by Guy Miscampbell and Ruth Porter

June 24, 2014

by Policy Exchange

By 2050, global output is projected to treble, with two-thirds of growth coming from emerging economies. The developed world will have to change radically if it is to adapt to this new environment successfully. To realise the opportunities of the next four decades successfully – for the developing world to adapt to dramatic social and economic changes, and for the developed world to face its structural, fiscal and demographic challenges and ‘pay its way’ in the years ahead, it is vital that these long-term issues are addressed.

June 12, 2014

by Simon Moore and Guy Newey

Connecting the UK to power stations in other countries could help bring down energy bills and meet our decarbonisation targets. Getting Interconnected shows that interconnectors could save British consumers as much as £1bn a year, as well as allowing access to zero-carbon electricity. The report calls for overseas generators to be allowed to compete for government subsidy in the new capacity market and endorses ways to ensure that revenue supports development of new interconnector links.

June 4, 2014

by Eddie Copeland, Cameron Scott and Sarah Fink

Politicians and policymakers must put technology front and centre of their thinking for the 2015 general election. This manifesto sets out three principal goals: to build the world’s most connected and digitally skilled society; to make Britain the most attractive place outside of Silicon Valley for technology entrepreneurs to start and grow a business; and to make our government the smartest in the world.

May 6, 2014

by Policy Exchange

For too long, people from ethnic minorities have been categorised under the catch-all title of “BME”. But this title does not depict the clear and meaningful differences between each of the communities that come under this title. A Portrait of Modern Britain draws on an extensive set of survey, census, academic and polling data to build up a detailed picture of the five largest minority groups in the UK. It outlines the demographics, geography, life experiences, attitudes and socioeconomic status of each of these major ethnic groups.

April 27, 2014

by Neil O'Brien

Is there a north-south divide political divide? A major study into public attitudes – Northern Lights – examines the new political and social geography of England. The research finds that the way people vote is less and less determined by their social class, and more by how they think the government is performing and their attitudes to controversial issues like migration and crime.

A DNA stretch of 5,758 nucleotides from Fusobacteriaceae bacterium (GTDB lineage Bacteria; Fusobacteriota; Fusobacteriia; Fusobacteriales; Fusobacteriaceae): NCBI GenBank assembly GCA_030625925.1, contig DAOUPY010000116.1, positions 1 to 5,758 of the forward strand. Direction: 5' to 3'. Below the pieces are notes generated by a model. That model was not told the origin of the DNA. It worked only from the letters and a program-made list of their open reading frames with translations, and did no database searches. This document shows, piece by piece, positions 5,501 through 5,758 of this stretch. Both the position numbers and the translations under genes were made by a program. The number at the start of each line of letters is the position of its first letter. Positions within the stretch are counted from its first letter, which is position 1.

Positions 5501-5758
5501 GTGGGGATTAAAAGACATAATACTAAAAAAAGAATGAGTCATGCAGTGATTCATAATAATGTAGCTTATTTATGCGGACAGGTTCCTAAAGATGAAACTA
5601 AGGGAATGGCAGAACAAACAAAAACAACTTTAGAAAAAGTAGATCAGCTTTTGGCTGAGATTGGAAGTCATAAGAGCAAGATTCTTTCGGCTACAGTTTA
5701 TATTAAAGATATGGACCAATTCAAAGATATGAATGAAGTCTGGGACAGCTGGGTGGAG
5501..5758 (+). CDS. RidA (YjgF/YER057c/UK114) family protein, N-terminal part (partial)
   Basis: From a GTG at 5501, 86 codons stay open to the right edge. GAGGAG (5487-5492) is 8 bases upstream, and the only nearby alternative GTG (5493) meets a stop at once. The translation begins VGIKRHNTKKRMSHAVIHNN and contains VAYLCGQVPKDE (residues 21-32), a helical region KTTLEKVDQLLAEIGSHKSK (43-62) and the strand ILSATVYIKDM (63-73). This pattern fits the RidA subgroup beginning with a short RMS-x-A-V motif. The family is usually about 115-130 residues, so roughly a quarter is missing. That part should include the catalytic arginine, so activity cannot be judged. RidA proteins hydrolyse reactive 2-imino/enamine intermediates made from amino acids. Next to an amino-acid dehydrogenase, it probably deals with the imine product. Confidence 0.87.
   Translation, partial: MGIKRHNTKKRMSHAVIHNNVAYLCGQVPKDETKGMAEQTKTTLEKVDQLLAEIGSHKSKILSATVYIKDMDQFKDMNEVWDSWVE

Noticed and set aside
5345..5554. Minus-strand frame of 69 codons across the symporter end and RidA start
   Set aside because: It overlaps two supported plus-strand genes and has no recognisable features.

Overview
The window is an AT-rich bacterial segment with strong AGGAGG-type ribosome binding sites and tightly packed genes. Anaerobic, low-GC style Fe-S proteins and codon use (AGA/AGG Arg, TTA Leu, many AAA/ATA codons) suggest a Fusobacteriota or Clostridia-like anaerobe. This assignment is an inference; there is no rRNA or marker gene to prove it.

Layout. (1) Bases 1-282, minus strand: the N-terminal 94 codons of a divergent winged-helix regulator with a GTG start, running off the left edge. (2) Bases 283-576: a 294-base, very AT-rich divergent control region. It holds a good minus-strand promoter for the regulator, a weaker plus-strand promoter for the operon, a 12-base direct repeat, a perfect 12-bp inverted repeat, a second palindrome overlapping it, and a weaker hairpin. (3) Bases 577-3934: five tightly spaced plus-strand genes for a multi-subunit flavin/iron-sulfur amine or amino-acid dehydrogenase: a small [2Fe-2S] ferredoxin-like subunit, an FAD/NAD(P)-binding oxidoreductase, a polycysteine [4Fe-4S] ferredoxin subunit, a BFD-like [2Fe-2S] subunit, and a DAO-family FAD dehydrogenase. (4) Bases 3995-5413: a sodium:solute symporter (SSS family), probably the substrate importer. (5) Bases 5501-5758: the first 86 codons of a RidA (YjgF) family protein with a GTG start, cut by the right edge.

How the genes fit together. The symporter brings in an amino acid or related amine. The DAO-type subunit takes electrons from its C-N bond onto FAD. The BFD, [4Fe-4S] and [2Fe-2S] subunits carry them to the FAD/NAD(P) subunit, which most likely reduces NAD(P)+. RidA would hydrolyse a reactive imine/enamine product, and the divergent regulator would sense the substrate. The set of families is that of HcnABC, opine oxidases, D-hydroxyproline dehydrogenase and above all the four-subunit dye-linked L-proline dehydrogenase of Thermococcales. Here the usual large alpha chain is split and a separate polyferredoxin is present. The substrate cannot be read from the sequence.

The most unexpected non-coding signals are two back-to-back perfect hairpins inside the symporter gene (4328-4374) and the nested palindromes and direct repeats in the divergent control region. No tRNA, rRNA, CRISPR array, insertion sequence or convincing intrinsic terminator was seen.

April 22, 2014

by Alex Morton and Owen Corrigan

This report is Policy Exchange’s contribution to retirement housing provider Hanover’s Hanover@50 debate on the future of housing for older people. The report says reform of the planning system to encourage developers to build more homes, including bungalows and self build homes attractive to older people looking to downsize, is the fairer way of reducing the generational divide.

April 11, 2014

by Emily Redding

Board Rules: Improving corporate governance, reveals that the solutions proposed and enacted by the government to drive up the standards of corporate governance among UK companies amount to little more than, “a damp squib”. The report recommends that investor representatives should be appointed to board nomination committees and that CEOs should be banned from such bodies.

March 27, 2014

by Matthew Tinsley and Ruth Porter

Taxing Jobs argues that because pay and productivity have remained strongly linked over the course of the recession, wages will begin to rise and productivity will improve as employers take on more staff. Providing a boost to the labour market in the form of a cut to the payroll tax for businesses would speed up the rate at which companies take on more staff. This would reduce unemployment more quickly and force employers to improve productivity and therefore pay among their workforces.

March 17, 2014

by Jonathan Simons and Harriet Waldegrave

Watching the Watchmen calls for a fundamental change in the power relationship between schools and Ofsted. It calls for lesson observations to be ditched, for Ofsted to consider abolishing or radically reducing the number of inspectors contracted to private companies and for inspectors to have relevant and recent teaching experience. It also proposes a new two-stage inspection process that will allow more resources to be focused on struggling schools.

March 3, 2014

by Guy Miscampbell

February 21, 2014

by Charlotte McLeod, Max Chambers and Ruth Davis

Future Courts calls for magistrates to dispense justice inside police stations at peak times – including evenings and weekends – and be put in charge of the administration of out-of-court disposals, as part of a radical drive to speed up the operation of the criminal justice system.

January 24, 2014

by Matthew Oakley and Alice Harber

Some 48,530 children are now in a care system that is letting many of them down and is in radical need of reform.Fostering Aspirations makes a number of recommendations to increase the number of carers and improve the quality of care children receive.

January 22, 2014

by James Barty

11 million people are at risk of entering ‘pensioner poverty’ when they retire. With the average pension pot standing at £36,800 a person will need to save six and a half times more to reach the £240,000 required to generate the government’s recommended retirement income of £16,200. Help to Save calls for government to make it obligatory for people to save for their retirement by removing the opt-out in the existing auto-enrolment scheme while also increasing individual contributions to pensions as their incomes rise over time.

January 17, 2014

by Matthew Tinsley

Parenting Alone calls for more support to help lone parents with young children into work. The report finds although the number of lone parents working is higher than in the 1990s, 650,000 – or 1 in 3 – are still unemployed. It recommends more intensive support for lone parents when their youngest child is 3 or 4 and measures to stabilise the income of those moving from benefits into work or to higher paid work.